Stromal cell-derived factor-1 (SDF-1) as a target in liver diseases.

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Liepelt A, Tacke F,

Liepelt A, Tacke F, (click to view)

Liepelt A, Tacke F,

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American journal of physiology. Gastrointestinal and liver physiology 2016 6 16() ajpgi.00193.2016 doi 10.1152/ajpgi.00193.2016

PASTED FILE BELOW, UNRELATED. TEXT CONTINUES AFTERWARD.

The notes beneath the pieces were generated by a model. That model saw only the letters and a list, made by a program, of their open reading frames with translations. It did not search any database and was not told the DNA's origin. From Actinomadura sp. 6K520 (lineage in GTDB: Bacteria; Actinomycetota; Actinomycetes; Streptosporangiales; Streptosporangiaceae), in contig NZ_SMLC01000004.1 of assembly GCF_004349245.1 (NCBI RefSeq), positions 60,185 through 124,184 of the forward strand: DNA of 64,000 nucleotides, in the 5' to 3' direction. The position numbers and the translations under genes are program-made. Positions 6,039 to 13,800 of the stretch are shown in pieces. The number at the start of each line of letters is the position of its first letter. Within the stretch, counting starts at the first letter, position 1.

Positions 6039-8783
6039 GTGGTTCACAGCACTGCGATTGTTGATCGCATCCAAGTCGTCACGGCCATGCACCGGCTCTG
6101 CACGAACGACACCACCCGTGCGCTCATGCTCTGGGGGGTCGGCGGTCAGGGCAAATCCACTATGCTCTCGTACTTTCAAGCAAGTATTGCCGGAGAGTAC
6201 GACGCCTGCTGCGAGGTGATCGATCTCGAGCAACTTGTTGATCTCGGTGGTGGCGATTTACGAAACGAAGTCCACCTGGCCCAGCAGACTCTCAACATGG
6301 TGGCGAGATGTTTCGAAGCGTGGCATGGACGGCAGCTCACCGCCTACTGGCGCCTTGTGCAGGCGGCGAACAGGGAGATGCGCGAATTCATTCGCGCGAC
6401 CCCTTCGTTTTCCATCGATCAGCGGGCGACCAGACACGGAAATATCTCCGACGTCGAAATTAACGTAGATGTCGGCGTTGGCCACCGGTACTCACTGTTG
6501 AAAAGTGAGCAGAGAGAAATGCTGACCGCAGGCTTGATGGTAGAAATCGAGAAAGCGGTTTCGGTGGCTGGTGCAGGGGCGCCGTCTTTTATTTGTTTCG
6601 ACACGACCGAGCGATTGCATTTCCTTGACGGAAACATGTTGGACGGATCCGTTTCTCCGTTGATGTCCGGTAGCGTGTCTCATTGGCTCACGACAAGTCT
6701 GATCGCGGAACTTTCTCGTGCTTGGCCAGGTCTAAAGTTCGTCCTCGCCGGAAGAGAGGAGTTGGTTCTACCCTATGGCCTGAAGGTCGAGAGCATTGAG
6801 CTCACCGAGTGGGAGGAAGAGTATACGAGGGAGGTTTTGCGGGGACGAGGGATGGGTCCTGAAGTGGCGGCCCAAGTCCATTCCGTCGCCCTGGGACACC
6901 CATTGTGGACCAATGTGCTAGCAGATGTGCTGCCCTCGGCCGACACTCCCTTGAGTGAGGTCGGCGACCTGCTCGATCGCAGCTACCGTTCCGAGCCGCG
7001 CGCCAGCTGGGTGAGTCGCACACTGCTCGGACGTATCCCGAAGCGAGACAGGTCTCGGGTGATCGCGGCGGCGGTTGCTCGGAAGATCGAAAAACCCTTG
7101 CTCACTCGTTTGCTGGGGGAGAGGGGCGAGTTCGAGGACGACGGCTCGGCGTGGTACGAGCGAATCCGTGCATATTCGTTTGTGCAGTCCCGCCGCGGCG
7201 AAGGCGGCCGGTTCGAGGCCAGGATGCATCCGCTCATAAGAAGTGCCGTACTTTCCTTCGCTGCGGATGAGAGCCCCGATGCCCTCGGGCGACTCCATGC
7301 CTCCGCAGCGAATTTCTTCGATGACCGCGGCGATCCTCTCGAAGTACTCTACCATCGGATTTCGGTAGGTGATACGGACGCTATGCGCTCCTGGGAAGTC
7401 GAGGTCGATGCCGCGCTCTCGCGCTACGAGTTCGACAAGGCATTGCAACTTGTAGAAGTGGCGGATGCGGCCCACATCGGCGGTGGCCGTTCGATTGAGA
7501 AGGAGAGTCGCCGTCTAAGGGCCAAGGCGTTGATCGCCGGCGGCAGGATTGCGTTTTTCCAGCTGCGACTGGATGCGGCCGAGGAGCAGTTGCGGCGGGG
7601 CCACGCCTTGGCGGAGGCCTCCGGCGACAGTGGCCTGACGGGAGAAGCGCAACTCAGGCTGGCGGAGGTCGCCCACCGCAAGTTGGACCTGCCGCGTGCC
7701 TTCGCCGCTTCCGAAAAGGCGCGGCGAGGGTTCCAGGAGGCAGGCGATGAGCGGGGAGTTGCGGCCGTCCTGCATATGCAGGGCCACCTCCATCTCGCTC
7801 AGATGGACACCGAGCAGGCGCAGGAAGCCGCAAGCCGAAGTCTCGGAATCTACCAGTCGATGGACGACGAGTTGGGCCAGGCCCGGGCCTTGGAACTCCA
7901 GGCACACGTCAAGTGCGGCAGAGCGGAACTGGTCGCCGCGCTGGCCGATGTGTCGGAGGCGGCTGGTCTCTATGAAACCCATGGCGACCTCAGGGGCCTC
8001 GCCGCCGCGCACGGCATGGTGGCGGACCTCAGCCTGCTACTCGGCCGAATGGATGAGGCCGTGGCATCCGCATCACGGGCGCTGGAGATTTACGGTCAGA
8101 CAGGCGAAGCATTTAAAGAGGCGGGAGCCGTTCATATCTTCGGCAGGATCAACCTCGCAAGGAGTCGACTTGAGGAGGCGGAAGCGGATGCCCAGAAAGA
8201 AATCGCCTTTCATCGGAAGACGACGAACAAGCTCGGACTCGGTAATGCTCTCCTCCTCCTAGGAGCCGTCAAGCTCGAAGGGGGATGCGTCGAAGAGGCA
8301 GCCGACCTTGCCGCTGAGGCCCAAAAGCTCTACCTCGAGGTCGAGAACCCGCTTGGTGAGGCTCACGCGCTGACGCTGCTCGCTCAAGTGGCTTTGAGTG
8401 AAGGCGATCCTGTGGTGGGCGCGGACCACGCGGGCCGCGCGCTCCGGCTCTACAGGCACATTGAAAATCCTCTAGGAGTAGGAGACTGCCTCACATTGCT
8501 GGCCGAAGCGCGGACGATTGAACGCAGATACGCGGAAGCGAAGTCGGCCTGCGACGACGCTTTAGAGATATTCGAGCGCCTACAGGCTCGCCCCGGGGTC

The chemokine Stromal cell-Derived Factor-1 (SDF-1) or CXCL12 is constitutively expressed in healthy liver. However, its expression increases following acute or chronic liver injury. Liver sinusoidal endothelial cells (LSEC), hepatic stellate cells (HSC) and malignant hepatocytes are important sources of SDF-1/CXCL12 in liver diseases. CXCL12 is able to activate two chemokine receptors with different downstream signaling pathways, CXCR4 and CXCR7. CXCR7 expression is relevant on LSEC, while HSC, mesenchymal stem cells and tumor cells mainly respond via CXCR4. Here, we summarize recent developments in the field of liver diseases involving this chemokine and its receptors. SDF-1 dependent signaling contributes to modulating acute liver injury and subsequent tissue regeneration. By activating HSC and recruiting mesenchymal cells from bone marrow, CXCL12 can promote liver fibrosis progression, while CXCL12-CXCR7 interactions endorse pro-regenerative responses in chronic injury. Moreover, the SDF-1 pathway is linked to development of hepatocellular carcinoma (HCC) by promoting tumor growth, angiogenesis, and HCC metastasis. High hepatic CXCR4 expression has been suggested as a biomarker indicating poor prognosis of HCC patients. Tumor-infiltrating myeloid derived suppressor cells (MDSC) also express CXCR4 and migrate towards CXCL12. Thus, CXCL12 inhibition might not only directly block HCC growth but modulate the tumor microenvironment (angiogenesis, MDSC), thereby sensitizing HCC patients to conventional or emerging novel cancer therapies (e.g., sorafenib, regorafenib, nivolumab, pembrolizumab). We herein summarize the current knowledge on the complex interplay between CXCL12 and CXCR4/CXCR7 in liver diseases and discuss approaches on the therapeutic targeting of these axes in hepatitis, fibrosis and liver cancer.

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